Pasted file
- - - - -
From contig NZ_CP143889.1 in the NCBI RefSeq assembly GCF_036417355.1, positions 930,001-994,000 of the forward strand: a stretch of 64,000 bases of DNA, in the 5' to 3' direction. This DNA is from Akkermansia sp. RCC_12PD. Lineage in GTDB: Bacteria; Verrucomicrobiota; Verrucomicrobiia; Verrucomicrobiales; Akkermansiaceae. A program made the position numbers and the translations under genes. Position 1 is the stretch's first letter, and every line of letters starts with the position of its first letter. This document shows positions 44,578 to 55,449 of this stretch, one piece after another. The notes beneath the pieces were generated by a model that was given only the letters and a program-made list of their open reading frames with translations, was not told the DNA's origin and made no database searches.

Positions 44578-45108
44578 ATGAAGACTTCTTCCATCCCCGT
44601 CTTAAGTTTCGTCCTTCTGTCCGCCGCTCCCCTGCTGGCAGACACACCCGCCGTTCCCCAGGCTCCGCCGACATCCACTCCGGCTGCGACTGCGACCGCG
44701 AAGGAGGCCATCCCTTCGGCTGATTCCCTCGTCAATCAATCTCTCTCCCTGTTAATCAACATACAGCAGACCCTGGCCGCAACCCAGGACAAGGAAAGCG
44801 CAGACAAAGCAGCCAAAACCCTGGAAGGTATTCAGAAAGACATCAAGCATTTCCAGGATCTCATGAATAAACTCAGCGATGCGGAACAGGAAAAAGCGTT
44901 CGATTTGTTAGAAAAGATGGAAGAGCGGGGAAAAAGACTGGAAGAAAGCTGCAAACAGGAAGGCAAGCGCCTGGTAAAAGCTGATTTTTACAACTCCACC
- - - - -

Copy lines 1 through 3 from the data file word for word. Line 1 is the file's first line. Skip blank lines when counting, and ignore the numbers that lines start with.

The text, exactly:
From contig NZ_CP143889.1 in the NCBI RefSeq assembly GCF_036417355.1, positions 930,001-994,000 of the forward strand: a stretch of 64,000 bases of DNA, in the 5' to 3' direction. This DNA is from Akkermansia sp. RCC_12PD. Lineage in GTDB: Bacteria; Verrucomicrobiota; Verrucomicrobiia; Verrucomicrobiales; Akkermansiaceae. A program made the position numbers and the translations under genes. Position 1 is the stretch's first letter, and every line of letters starts with the position of its first letter. This document shows positions 44,578 to 55,449 of this stretch, one piece after another. The notes beneath the pieces were generated by a model that was given only the letters and a program-made list of their open reading frames with translations, was not told the DNA's origin and made no database searches.

Positions 44578-45108
44578 ATGAAGACTTCTTCCATCCCCGT